Backups are no longer required. Blockchain data is a pinnacle innovation such that the datastore becomes a permanent, immutable record. Nodes on the blockchain network maintain a distributed, single source of truth that makes backing up redundant.
Although blockchain nodes do require your typical username and password to access coinba se accounts, authentication has moved into the domain of Access Control. Requests made to the system are not authenticated with root level accounts. Rather, writing data is handled by consensus on a network of geolocated participants and risk is distributed across an array of nodes. This innovation ultimately removes the vulnerability of users and access privileges.
The need to store and manage your database becomes a matter of choice. The blockchain, or public ledger, does not require in-house management. A network of nodes run and store data regardless of whether a system is running locally. Data integrity on blockchain technology has proven to be immutable by Bitcoin’s near decade in operation.
When considering cyber security in the context of blockchain, application security takes centre stage. Traditional OWASP security concerns replace sensitive data issues. User identity is not required to access and write data. User identification is moved instead to participants in the financial system and to the individual. Cyber security, as it applies to securing web applications, replaces the need for complicated, physical and environmental security arrangements.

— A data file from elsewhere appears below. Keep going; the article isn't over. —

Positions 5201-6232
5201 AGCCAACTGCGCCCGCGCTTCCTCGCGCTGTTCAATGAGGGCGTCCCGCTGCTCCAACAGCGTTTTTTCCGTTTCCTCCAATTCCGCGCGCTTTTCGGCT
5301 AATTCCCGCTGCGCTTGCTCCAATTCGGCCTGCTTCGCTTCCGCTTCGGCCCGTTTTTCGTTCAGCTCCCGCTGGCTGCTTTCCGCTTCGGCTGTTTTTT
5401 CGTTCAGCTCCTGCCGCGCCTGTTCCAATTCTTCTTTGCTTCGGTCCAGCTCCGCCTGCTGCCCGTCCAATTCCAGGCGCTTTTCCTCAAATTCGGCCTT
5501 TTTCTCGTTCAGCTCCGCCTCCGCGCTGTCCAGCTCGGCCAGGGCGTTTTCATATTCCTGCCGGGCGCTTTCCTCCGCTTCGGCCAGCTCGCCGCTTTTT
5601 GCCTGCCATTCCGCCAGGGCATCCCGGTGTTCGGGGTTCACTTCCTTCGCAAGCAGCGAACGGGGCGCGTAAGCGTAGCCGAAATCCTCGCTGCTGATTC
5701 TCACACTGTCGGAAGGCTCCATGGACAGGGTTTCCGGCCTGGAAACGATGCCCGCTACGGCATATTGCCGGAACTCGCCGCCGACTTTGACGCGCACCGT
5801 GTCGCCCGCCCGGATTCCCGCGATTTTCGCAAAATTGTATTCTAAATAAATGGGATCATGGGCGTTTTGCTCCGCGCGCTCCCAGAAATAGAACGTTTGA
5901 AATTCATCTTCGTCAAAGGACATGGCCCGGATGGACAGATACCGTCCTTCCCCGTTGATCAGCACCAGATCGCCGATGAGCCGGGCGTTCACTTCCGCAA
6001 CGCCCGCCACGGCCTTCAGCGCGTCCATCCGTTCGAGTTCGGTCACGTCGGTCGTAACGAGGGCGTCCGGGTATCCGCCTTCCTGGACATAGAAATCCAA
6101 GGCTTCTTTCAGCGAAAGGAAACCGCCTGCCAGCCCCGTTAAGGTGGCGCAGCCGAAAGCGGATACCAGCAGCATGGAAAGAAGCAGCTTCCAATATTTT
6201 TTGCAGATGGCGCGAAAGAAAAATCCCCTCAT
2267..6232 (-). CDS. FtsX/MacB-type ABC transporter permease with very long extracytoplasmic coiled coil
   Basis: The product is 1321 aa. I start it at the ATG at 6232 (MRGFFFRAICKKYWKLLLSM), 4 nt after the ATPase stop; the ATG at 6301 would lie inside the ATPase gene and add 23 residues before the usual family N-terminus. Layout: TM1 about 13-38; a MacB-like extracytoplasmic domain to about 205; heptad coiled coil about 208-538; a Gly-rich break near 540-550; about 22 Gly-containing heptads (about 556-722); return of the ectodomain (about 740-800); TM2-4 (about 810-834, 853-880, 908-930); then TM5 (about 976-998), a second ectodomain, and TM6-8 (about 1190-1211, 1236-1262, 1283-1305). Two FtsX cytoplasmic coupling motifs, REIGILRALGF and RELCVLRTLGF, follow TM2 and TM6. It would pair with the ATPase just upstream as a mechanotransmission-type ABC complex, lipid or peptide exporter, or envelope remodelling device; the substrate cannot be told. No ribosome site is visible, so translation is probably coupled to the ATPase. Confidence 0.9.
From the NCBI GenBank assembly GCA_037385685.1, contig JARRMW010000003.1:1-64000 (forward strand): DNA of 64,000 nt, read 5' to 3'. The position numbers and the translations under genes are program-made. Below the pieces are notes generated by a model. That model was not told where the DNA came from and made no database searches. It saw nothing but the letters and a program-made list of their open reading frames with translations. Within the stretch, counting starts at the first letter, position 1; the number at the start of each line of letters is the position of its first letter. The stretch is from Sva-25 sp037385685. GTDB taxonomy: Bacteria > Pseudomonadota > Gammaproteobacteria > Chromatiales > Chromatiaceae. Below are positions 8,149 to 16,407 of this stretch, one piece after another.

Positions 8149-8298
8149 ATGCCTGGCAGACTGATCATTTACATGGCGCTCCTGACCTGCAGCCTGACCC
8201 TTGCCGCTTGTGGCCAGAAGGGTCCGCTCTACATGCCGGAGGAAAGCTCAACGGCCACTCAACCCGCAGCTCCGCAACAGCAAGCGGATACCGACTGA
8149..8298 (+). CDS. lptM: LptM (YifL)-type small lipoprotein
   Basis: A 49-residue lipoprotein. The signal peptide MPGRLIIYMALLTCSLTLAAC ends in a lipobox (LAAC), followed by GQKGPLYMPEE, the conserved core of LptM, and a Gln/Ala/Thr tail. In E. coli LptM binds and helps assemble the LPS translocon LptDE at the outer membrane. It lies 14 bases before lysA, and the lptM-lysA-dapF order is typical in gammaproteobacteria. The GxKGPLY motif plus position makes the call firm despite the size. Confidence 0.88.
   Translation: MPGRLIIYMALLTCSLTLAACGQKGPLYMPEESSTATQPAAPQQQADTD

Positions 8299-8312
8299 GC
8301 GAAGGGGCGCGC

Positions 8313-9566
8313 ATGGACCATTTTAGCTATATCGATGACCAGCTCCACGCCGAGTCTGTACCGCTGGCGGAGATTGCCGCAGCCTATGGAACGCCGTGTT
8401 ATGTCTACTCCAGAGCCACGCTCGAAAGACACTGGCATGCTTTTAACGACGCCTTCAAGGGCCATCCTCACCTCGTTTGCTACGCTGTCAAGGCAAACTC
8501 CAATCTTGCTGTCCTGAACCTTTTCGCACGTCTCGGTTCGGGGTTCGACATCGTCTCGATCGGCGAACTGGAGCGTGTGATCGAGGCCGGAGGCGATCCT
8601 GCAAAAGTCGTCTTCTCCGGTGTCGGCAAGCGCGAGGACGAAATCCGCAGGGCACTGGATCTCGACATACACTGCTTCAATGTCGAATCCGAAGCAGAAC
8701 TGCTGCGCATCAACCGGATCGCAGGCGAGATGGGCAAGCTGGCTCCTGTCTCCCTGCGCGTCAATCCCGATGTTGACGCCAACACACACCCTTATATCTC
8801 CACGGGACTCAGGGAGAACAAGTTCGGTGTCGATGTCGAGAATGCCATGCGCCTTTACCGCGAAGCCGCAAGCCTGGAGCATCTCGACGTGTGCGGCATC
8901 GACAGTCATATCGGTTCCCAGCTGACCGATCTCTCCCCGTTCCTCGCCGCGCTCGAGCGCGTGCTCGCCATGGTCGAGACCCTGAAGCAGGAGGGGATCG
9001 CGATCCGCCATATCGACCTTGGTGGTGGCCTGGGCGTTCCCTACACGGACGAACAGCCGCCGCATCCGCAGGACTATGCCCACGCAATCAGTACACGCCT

A whole new interconnected world
In many ways, the radically open nature of blockchain technology may seem unintuitive from the perspective of traditional security disciplines. The complexity of attacking distributed data is immense, and this ultimately brings the individual solely into focus as the primary target of financial hacking. Cyber intrusion into personal devices, social engineering, and a person’s physical security will come to replace traditional security practices. The vulnerability of the individual will intensify as blockchain technologies continue to gain popularity.
Additionally, public ledgers move security from protecting physical assets and opaque data stores within banks, to communities of software developers and cyber security partners. Securely implementing services built on distributed blockchain databases become a primary concern. This serves to free financial institutions from the internal security requirement of having to audit siloed data across departments and companies.
By changing the landscape of financial clearing and asset transactions, the blockchain opens the door to innovation in how financial institutions serve their clients. Backend operations are simplified when auditing and compliance becomes transparent on the ledger. As banks move to compete for the individual with better services and offerings, web application cyber security replaces many, if not most of the physical and environmental security concerns associated with traditional banking.
Source: Chad Lynch, Head of Crypto Security, Horangi Cyber Security